Cierra Castillo

2022-07-12

If argument of $\frac{z-{z}_{1}}{z-{z}_{2}}$ is $\frac{\pi }{4}$, find the locus of $z$.
${z}_{1}=2+3i$
${z}_{2}=6+9i$
Approach: I tried to solve the equation using diagram, basically plotting the points on the Argand plane. What I got is a circle with center $7+4i$ and a radius of $\sqrt{26}$ units. The two complex numbers given lie on this circle, and form a chord. Any point lying on the major arc of this chord satisfies the condition.
How exactly would I represent this as a locus of the point? And is there any other method that I can use that does not involve a diagram?

Jenna Farmer

Expert

the angle subtended by the chord ${z}_{1}{z}_{2}$ at the center is $2\pi /4=\pi /2$ so the radius is $\frac{|{z}_{1}-{z}_{2}|}{\sqrt{2}}=\sqrt{26}$ the center of the chord is $4+3i$ you add or subtract $\frac{-6+4i}{2}$ so that you will get two centers. the two centres, ${z}_{1}$ and ${z}_{2}$ form a square of side $\sqrt{26}.$

Savanah Boone

Expert

Put $\phantom{\rule{thickmathspace}{0ex}}z=x+iy\phantom{\rule{thickmathspace}{0ex}},\phantom{\rule{thickmathspace}{0ex}}\phantom{\rule{thickmathspace}{0ex}}x,y\in \mathbb{R}\phantom{\rule{thickmathspace}{0ex}}$, so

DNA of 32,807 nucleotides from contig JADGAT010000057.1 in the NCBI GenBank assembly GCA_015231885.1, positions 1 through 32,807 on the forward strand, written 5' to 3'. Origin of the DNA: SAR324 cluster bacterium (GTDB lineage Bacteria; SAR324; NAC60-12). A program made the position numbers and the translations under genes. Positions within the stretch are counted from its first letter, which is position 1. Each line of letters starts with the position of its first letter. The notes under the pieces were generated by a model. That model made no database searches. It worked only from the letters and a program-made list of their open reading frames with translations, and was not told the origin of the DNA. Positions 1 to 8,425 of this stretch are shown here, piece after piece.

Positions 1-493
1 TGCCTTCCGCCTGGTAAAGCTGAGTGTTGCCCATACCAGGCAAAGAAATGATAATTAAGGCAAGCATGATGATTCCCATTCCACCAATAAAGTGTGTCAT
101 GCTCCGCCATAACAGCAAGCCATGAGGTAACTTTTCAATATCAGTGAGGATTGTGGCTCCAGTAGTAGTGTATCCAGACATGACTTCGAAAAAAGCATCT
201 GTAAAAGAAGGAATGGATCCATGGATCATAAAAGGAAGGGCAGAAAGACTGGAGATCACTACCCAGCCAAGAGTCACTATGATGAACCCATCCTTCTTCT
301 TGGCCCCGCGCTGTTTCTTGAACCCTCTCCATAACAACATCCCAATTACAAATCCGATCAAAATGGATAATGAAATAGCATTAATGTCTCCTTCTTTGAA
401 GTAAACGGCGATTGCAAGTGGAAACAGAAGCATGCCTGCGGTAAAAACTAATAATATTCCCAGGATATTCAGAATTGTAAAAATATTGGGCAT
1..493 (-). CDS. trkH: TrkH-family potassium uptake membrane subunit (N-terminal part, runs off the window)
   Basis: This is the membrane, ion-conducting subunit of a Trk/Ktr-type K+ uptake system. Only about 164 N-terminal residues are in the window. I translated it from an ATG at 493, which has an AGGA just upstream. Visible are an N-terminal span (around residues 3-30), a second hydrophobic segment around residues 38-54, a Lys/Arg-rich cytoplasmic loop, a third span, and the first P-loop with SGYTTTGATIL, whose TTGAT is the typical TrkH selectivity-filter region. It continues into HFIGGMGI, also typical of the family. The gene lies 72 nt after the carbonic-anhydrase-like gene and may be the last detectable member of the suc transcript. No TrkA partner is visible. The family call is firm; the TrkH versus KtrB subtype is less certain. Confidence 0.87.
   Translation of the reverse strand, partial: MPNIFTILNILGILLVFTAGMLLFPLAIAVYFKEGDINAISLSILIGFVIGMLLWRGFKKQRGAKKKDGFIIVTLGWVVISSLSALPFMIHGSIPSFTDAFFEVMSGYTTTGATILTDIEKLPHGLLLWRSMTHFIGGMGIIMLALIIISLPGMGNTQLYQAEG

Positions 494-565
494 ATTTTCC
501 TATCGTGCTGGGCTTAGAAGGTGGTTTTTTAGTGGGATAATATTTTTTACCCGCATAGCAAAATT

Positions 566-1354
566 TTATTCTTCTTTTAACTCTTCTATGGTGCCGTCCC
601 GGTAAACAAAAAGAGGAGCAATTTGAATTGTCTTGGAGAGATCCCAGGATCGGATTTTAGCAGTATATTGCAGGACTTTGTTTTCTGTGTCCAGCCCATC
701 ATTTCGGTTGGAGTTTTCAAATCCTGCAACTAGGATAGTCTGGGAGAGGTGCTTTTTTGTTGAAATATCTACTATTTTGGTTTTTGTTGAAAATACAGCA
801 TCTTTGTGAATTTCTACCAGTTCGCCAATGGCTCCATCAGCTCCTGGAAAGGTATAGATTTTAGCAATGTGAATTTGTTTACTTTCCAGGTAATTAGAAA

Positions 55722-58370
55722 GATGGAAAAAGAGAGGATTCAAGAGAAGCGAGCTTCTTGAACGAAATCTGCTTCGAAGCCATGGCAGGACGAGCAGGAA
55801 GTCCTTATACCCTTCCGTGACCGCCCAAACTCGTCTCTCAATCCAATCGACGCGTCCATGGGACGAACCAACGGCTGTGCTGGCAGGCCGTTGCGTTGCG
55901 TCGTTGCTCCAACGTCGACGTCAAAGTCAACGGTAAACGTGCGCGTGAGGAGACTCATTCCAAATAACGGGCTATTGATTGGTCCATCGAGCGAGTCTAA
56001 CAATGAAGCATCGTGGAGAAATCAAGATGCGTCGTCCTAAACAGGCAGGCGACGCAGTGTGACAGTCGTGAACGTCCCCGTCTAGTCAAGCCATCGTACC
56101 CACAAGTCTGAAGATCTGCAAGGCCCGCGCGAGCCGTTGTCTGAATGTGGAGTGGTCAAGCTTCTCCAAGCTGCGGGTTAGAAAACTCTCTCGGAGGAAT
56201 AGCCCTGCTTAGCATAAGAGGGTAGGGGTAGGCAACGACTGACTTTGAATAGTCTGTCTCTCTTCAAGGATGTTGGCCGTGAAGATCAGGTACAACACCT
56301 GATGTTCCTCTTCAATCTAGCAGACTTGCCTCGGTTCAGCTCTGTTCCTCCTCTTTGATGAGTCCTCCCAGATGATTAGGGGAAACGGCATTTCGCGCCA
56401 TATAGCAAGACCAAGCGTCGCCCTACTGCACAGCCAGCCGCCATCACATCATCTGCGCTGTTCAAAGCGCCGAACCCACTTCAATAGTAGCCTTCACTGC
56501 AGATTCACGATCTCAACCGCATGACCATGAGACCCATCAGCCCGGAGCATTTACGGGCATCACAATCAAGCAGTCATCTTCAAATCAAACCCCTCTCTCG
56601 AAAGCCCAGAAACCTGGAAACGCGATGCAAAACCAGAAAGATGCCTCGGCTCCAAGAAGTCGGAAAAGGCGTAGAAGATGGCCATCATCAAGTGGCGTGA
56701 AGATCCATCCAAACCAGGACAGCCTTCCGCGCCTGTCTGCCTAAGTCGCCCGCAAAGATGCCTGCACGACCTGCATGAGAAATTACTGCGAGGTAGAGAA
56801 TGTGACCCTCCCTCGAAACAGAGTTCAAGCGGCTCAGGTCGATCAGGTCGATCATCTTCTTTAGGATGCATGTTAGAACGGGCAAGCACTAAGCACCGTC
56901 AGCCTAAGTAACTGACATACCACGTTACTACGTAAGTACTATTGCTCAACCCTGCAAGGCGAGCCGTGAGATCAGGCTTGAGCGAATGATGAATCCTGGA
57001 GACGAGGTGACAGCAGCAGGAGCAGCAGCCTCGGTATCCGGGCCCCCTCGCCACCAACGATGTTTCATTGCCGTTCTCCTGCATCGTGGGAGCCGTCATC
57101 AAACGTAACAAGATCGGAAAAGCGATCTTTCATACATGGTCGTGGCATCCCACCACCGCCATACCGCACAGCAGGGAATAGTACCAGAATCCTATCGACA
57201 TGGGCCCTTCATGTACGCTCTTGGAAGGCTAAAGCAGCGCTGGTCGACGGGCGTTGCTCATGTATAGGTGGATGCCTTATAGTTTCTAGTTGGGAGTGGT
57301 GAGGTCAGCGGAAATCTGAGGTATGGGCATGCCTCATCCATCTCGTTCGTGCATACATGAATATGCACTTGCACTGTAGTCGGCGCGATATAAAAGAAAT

$\frac{z-2-3i}{z-6-9i}=\frac{\left(x-2\right)+\left(y-3\right)i}{\left(x-6\right)+\left(y-9\right)i}\cdot \frac{\left(x-6\right)-\left(y-9\right)i}{\left(x-6\right)-\left(y-9\right)i}=$
$=\frac{\left(x-2\right)\left(x-6\right)+\left(y-3\right)\left(y-9\right)}{\left(x-6{\right)}^{2}+\left(y-9{\right)}^{2}}+\frac{\left(x-6\right)\left(y-3\right)-\left(x-2\right)\left(y-9\right)}{\left(x-6{\right)}^{2}+\left(y-9{\right)}^{2}}i$
By the given data, it must be that the real and imaginary parts are identical, and thus
$\left(x-2\right)\left(x-6\right)+\left(y-3\right)\left(y-9\right)=\left(x-6\right)\left(y-3\right)-\left(x-2\right)\left(y-9\right)\phantom{\rule{thickmathspace}{0ex}}⟺\phantom{\rule{thickmathspace}{0ex}}$
$\phantom{\rule{thickmathspace}{0ex}}⟺\phantom{\rule{thickmathspace}{0ex}}{x}^{2}-14x+{y}^{2}-8y-26=0$
Complete squares, make some algebraic hokus pokus and get a circle.

Do you have a similar question?